Algebras, Symmetries, Spaces
^{1}
A. Jadczyk^{2}
Inst. of Theor. Physics
University of Wroclaw
Abstract:
After discussing several aspects of noncommutative geometry from a
rather subjective point of view, algebraic techniques are shown to
offer a powerful tool for studying specific manifolds in the realm
of commutative geometry, with possible generalization to infinite
dimensions.
A possible conclusion stemming from the (till now unsuccessful)
experience with relativistic quantum field theory is that the
classical spacetime model breaks down at very small distances
and it has to be replaced by some kind of a 'quantum space'. Thus,
if you 'zoom' several dozen times, you see no space and no time.
No smooth manifold structure ... only deadly noncommutative
'algebra foam'. It may seem that
noncommutative geometry is the way.
In noncommutative geometry sets are first replaced by algebras and
then forgotten. Formally: If
is a map between spaces, and if and are the
respective algebras of functions on these sets, then all the
information about the map is, equivalently, contained in the
induced map between the function algebras
which is an algebra homomorphism:
Notice that the arrow has changed its direction! Thus follows the
Algorithm of noncommutative geometry:
Forget about 's, 's, and 's. Reverse the arrows, and play with
's 's 's alone, without assuming them
commutative. But: do it so as if 's,'s and 's existed.
Applications of the ideas of noncommutative geometry can be found
today in several areas:
 Algebraic geometry (still Abelian)
 Supergeometry (Grassmann algebras): Berezin, Leites, Kostant,
Manin, Penkov^{3}
 "Color" generalizations (arbitrary grading groups): Rittenberg,
Marcinek^{4}
 Simple models: Spera, DuboisViolette, Madore, Kerner, Connes,
quantum groups literature,
 Spacetime out of an algebra: Bannier (see Ref. [5]),
Ocneanu^{5}
One may wonder if
ALGEBRA IS THE ANSWER TO LIFE, UNIVERSE AND
EVERYTHING ?
I am not quite sure that this is indeed the case. I was lucky
enough to be given a chance of learning from Prof. Rudolph Haag,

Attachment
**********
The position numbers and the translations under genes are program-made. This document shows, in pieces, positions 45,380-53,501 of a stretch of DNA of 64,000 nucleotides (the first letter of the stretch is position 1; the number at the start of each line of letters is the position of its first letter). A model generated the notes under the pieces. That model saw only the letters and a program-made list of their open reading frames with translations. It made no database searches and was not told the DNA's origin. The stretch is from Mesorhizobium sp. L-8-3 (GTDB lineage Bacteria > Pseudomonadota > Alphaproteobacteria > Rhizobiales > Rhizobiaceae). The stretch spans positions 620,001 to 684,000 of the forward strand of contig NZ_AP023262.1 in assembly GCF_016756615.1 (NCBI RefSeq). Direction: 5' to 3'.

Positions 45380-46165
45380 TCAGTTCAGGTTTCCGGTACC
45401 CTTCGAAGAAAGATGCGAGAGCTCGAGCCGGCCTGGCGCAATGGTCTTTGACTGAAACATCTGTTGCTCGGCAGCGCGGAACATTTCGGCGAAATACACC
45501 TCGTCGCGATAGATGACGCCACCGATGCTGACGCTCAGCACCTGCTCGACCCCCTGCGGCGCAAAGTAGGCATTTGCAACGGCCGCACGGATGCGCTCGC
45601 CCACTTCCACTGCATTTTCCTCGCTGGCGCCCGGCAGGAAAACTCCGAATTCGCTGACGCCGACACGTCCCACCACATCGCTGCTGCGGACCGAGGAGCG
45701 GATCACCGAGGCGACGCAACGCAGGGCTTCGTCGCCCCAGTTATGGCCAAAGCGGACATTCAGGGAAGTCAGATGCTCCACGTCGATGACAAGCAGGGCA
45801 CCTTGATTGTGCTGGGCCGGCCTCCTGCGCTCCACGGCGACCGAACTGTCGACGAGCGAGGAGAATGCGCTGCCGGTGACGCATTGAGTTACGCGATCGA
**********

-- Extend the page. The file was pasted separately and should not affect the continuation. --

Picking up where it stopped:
whom you may know as one of the founders of the algebraic approach
to quantum theory. Once, when in Hamburg, I went to Prof. Haag,
all excited about a new idea concerning algebraic description of
gravity. I was surprised to hear this question: " ... yes, but
why an algebra ?" From this time on I have kept repeating this to
myself: why an algebra ? And also: why a foam ? It
was another idea discussed frequently in Hamburg (usually Detlev
Buchholz and Klaus Fredenhagen were active parties in these
discussions) that, perhaps, at an extreme zoom, at very small
distances, spacetime smoothes out again, and an
"essentially free", conformally invariant field theory may be at
work at this scaling limit. It is at least interesting to
renounce, for a while, the "algebra paradigm", including its
current season's overcoat, the 'noncommutative geometry paradigm'.
When we look for alternatives, we realize that
Reversing the arrows is not what the tigers like
best.
What is then more fundamental, more primitive, than algebras? We
may think of orthomodular lattices (von Neumann, Jauch, Piron, ...
) or operational logics (Randall, Foulis, ... ). One of the
important conclusions that one can arrive at, while analyzing
foundations of quantum theory using these techniques, is
that^{6}
quantization is the result of restriction on the set of available
states.
Thus:
States are more primitive than algebras.
Notice that if
is an algebra homomorphism, then
the induced map between states, goes the reverse way. Thus:
arrows get back their original directions.^{7} The generalization from
"classical" to "quantum" is now encoded in the convex geometry of
the space of states: the set of states is not necessarily a
simplex and the knowledge of pure states does not longer
suffice.^{8} Thus: mixed
states become important^{9},^{10}, and one finds that it is
necessary to study convex and differential geometry of state
spaces^{11}, including the study of manifolds embedded
there^{12}. According to this Philosophy algebras
should be invoked only when they arise as duals of state
spaces.^{13} Till now no really
satisfactory alternative model based on this principle has been
constructed.^{14}
Instead of replacing manifolds by algebras, we will consider here
manifolds embedded in algebras and studied by algebra
techniques.